We are delighted to announce that Sara Ahmed will be joining us at the University of Leeds* for a public lecture on Friday 11th May 2018. She will be presenting a talk, entitled ‘Complaint as Feminist Pedagogy,’ based on her current research into complaints of sexual harassment, sexual misconduct and bullying at universities. The talk will be followed by a short Q&A and a wine reception. The lecture will take place in Conference Auditorium 1, near the Edge. Sara Ahmed is an independent scholar and the author of eight monographs, the most recent of which being Living a Feminist Life (2017). She also maintains a lively and popular blog, feminist killjoys . Attendance is free but booking is essential as places are limited. You can reserve at ticket via Eventbrite here . If you reserve a ticket but find yourself unable to attend for any reason, please contact us at so we may pass your ticket on to someone else. We extend thanks to our sponsors Whit

#10 'The Archive of Affect Aliens' - 17/04/18

For our tenth and penultimate session, we will consider Sara Ahmed's body of work in relation to the recurring trope of the archive. Ahmed's own oeuvre, as we've explored this year, forms its own kind of archive, housing a litany of affect aliens, including strangers, killjoys, wilful subjects and many more. In 'Happy Objects' (2010), Ahmed excavates the 'unhappy archives'; she opens Willful Subjects (2014) with 'A Willfullness Archive'; meanwhile  The Promise of Happiness  (2010)   and  Living a Feminist Life  (2017) discuss the importance of feminist and killjoy archives. As background reading on the role and significance of archives, we recommend reading Michel Foucault's ‘The Historical a priori and the Archive’ from  The Archaeology of Knowledge and the Discourse on Language  (1972), accessible  here . Below, we have collected passages from different essays by Sara Ahmed that best exemplify her position on archives. We recommen

#9 'The Diversity Worker' - 20/03/18

For our ninth session, we will be exploring the figure of the diversity worker through a reading of ‘The Language of Diversity', the second chapter of On Being Included (2012). The chapter is accessible here . Secondary reading: Kenan Malik – ‘What’s the problem with multiculturalism?,' accessible here . In 'The Language of Diversity' Ahmed highlights how diversity has commercial value, not only marketing the university, but making the university itself into a marketplace. We'll be discussing how diversity as a routine description poses a problem for diversity workers, as it maintains, rather than transforms, existing organisational values. Linking the diversity practitioner to Ahmed's other 'affect aliens', including feminist killjoys and strangers, we ask how does diversity organise, or stick to, certain bodies? What is the value of diversity within our own institutions? What does it mean to pose problems by exposing them? A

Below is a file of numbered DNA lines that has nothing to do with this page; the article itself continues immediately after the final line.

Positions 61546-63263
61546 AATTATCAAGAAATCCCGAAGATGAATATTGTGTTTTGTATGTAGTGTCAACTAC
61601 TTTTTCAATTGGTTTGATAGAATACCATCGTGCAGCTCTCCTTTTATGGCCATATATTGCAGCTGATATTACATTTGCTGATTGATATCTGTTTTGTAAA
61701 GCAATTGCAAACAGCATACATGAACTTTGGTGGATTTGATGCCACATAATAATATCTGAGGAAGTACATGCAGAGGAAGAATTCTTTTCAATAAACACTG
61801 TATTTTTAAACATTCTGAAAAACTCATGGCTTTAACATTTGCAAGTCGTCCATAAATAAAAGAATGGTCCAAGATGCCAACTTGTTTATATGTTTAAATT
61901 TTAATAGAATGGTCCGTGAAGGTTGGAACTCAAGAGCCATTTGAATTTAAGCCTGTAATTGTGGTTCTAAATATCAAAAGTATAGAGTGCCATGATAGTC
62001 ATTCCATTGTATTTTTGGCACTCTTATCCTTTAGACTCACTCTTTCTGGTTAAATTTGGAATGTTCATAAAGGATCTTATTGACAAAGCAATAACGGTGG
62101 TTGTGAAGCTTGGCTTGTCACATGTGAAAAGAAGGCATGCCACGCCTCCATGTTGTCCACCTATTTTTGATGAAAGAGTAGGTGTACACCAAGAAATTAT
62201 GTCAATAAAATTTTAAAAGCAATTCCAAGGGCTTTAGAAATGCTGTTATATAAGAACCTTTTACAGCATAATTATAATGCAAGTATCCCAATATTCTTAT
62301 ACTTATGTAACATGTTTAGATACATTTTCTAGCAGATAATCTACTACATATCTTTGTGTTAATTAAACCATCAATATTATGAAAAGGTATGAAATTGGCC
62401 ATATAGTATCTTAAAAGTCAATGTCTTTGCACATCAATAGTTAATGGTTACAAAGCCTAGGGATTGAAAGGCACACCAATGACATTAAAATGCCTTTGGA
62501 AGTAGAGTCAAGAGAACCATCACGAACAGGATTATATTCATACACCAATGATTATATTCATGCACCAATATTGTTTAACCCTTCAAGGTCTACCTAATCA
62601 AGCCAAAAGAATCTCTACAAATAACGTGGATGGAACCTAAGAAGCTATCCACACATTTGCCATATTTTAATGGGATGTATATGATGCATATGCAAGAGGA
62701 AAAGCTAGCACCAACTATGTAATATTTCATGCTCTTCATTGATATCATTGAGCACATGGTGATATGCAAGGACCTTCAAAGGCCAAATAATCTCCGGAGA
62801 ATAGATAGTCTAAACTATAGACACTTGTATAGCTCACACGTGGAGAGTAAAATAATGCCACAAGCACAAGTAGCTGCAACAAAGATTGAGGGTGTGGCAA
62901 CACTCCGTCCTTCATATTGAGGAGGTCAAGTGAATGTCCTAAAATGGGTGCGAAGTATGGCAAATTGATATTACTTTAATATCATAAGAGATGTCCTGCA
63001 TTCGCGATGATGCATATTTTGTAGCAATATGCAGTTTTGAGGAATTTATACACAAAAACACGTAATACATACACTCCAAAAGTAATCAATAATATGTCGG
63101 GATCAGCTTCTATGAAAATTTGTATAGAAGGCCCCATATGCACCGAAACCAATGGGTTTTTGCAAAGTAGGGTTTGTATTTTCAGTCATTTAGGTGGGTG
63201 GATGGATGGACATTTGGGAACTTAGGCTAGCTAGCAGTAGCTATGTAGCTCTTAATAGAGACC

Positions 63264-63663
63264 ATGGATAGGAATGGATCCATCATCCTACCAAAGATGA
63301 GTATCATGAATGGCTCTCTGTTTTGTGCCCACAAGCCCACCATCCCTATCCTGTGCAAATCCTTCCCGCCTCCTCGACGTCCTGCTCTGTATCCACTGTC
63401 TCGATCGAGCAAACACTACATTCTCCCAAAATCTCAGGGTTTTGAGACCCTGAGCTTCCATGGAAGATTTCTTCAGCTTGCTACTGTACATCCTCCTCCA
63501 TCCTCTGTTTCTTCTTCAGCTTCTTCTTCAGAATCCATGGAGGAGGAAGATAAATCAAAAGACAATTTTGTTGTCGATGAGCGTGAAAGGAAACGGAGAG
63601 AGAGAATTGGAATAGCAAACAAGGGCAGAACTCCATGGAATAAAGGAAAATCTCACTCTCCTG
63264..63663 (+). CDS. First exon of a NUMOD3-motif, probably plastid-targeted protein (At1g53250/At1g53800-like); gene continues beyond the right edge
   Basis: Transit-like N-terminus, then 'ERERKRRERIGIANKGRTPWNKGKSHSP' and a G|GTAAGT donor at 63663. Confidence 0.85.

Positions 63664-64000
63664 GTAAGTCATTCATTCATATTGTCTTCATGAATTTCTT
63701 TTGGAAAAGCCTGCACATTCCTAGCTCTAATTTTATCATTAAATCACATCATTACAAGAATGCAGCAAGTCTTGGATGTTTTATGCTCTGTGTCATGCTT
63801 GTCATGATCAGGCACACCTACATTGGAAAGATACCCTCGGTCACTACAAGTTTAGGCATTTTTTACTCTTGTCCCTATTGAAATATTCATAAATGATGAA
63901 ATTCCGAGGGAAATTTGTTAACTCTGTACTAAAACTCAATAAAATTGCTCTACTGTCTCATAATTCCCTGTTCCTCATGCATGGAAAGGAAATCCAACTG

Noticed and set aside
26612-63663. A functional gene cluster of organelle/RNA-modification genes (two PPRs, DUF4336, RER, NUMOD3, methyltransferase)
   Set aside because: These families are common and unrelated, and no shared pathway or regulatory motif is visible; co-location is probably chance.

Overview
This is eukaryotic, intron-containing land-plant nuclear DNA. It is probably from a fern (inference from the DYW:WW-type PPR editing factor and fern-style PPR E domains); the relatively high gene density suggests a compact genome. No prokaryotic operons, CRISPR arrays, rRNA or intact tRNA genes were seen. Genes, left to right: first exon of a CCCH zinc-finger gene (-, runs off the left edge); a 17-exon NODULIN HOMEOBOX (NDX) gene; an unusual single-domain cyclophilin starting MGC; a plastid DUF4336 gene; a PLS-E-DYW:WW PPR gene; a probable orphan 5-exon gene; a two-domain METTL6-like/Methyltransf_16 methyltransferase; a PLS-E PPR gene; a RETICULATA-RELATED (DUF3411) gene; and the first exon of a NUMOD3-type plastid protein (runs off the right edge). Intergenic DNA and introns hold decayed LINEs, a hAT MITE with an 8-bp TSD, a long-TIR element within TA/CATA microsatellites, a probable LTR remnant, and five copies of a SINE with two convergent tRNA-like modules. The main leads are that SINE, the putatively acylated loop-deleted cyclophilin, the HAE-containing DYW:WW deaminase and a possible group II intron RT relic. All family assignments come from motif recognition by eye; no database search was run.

#8 'Postmodern feminists' - 06/03/18

**In solidarity with striking members of the UCU at the University of Leeds, we will be running our eighth session off-campus at the Packhorse Pub  from 4pm - 5:30pm. Staff, students and members of the public are very welcome.** In this session, we will be discussing the first chapter of Differences that Matter: Feminist Theory and Postmodernism  (2004 [1998]), entitled 'Speaking Back.' A PDF is accessible via Google Drive here . Secondary reading: bell hooks ‘Postmodern Blackness’ in Yearning: Race, Gender, and Cultural Politics (2015 [1990]). A PDF is accessible here . In these essays, both Sara Ahmed and bell hooks think critically about the relationship between (intersectional) feminism and postmodernism. For example, Ahmed considers the paradoxical manner in which postmodernism covers a broad spectrum of epistemological disruption and is yet underpinned by processes of exclusion (see Ahmed, 2004, p.4). Via Helen Tiffin, she also draws attention to how postm

#7 'Strangers' with Dr Jay Prosser

For our seventh session, we will be joined by Dr Jay Prosser for a special session on 'Strangers.' The session is intended to develop and complicate our thinking on strangers in Ahmed's work. Dr Prosser is Reader in Humanities at the University of Leeds. He recommends that attendees read the following chapters from Tabish Khair's The New Xenophobia (2016) and Toni Morrison's The Origin of Others (2017) alongside a blog post from Ahmed on 'Making Strangers'. A PDF of the Toni Morrison text is available  here , and A PDF of the Tabish Khair text is available  here . Sara Ahmed's blog post, 'Making Strangers' is accessible here . Back in October, for our first session of the academic year , we explored the figure of 'the stranger' in Ahmed's work through a reading of her essay, 'Embodying Strangers,' and Audré Lorde's essay 'Eye to Eye: Black Women, Hatred, and Anger*'. We considered how the stranger i

#6 'The Killjoy as World Maker - 06/02/18

For our first session of the new semester, and our sixth session of the year, we will be reading sections from both the introduction and conclusion of  Living a Feminist Life (2017) Both readings expand upon Ahmed's conceptualisation of the feminist killjoy within The Promise of Happiness (2010), creating a radical articulation of contemporary feminism delivered in an accessible style. Concluding  Living a Feminist Life with a 'killjoy manifesto', Ahmed challenges killjoys to expose the myths encouraged by neoliberalism and global capitalism, rejecting the principle of happiness as a political cause.  Join us for a timely discussion of how to 'make feminisms work in the places we live, the places we work', bringing 'theory back to life' and much more. All welcome! Details: Tuesday 6th February, 5-6:30pm, LHRI, Room 1.